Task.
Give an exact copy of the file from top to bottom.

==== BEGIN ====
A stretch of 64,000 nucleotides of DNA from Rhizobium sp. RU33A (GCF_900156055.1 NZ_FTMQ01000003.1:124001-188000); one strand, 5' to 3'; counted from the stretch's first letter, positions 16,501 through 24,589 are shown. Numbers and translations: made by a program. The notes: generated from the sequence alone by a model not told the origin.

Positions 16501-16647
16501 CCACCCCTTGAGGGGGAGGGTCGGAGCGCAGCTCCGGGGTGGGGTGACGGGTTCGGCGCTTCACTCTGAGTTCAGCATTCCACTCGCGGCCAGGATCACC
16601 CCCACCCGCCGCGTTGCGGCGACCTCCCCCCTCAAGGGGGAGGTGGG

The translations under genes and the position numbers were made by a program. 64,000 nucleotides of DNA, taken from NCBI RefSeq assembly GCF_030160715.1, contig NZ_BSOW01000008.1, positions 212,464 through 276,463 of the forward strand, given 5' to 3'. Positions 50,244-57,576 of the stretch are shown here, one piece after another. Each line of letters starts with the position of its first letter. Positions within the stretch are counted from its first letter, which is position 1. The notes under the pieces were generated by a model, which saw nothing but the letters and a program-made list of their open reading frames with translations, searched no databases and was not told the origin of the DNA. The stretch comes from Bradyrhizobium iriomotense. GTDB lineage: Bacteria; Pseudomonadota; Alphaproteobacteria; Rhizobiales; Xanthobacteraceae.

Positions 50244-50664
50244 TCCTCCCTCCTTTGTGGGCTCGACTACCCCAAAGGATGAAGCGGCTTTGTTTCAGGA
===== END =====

A stretch of 64,000 nucleotides of DNA from Rhizobium sp. RU33A (GCF_900156055.1 NZ_FTMQ01000003.1:124001-188000); one strand, 5' to 3'; counted from the stretch's first letter, positions 16,501 through 24,589 are shown. Numbers and translations: made by a program. The notes: generated from the sequence alone by a model not told the origin.

Positions 16501-16647
16501 CCACCCCTTGAGGGGGAGGGTCGGAGCGCAGCTCCGGGGTGGGGTGACGGGTTCGGCGCTTCACTCTGAGTTCAGCATTCCACTCGCGGCCAGGATCACC
16601 CCCACCCGCCGCGTTGCGGCGACCTCCCCCCTCAAGGGGGAGGTGGG

The translations under genes and the position numbers were made by a program. 64,000 nucleotides of DNA, taken from NCBI RefSeq assembly GCF_030160715.1, contig NZ_BSOW01000008.1, positions 212,464 through 276,463 of the forward strand, given 5' to 3'. Positions 50,244-57,576 of the stretch are shown here, one piece after another. Each line of letters starts with the position of its first letter. Positions within the stretch are counted from its first letter, which is position 1. The notes under the pieces were generated by a model, which saw nothing but the letters and a program-made list of their open reading frames with translations, searched no databases and was not told the origin of the DNA. The stretch comes from Bradyrhizobium iriomotense. GTDB lineage: Bacteria; Pseudomonadota; Alphaproteobacteria; Rhizobiales; Xanthobacteraceae.

Positions 50244-50664
50244 TCCTCCCTCCTTTGTGGGCTCGACTACCCCAAAGGATGAAGCGGCTTTGTTTCAGGA